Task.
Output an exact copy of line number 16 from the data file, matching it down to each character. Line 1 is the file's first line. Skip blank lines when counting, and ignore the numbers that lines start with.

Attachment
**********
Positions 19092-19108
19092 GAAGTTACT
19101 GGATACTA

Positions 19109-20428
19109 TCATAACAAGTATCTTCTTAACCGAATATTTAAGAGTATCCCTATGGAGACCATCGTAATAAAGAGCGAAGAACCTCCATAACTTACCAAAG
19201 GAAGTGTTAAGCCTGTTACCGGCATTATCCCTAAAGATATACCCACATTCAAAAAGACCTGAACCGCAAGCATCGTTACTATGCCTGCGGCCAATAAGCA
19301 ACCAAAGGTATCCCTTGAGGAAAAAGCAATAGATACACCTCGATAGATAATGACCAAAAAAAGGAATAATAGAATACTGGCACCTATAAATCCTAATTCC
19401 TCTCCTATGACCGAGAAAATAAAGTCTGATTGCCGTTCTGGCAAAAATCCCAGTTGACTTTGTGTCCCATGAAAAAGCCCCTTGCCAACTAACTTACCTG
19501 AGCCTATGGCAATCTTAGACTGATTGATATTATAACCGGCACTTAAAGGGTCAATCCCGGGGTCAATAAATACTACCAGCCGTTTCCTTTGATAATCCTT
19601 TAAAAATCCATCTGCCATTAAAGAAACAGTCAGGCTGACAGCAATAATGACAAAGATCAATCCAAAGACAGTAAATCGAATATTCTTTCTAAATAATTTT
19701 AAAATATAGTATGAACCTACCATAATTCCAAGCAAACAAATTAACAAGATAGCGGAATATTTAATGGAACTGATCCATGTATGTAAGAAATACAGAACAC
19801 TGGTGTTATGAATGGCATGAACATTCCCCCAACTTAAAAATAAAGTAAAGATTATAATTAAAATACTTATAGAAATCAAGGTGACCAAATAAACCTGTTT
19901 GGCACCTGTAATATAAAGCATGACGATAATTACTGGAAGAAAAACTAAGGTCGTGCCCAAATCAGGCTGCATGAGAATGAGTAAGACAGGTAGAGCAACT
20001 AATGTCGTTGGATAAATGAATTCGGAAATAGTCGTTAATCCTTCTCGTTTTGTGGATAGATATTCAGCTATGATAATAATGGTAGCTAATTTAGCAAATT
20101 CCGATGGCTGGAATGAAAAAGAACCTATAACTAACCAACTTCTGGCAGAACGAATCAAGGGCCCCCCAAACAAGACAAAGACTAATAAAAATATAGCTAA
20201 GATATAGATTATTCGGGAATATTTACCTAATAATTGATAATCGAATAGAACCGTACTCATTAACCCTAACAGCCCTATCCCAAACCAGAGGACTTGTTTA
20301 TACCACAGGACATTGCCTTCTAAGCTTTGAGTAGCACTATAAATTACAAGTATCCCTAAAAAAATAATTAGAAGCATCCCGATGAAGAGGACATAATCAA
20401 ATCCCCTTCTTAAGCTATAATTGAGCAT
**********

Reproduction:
20201 GATATAGATTATTCGGGAATATTTACCTAATAATTGATAATCGAATAGAACCGTACTCATTAACCCTAACAGCCCTATCCCAAACCAGAGGACTTGTTTA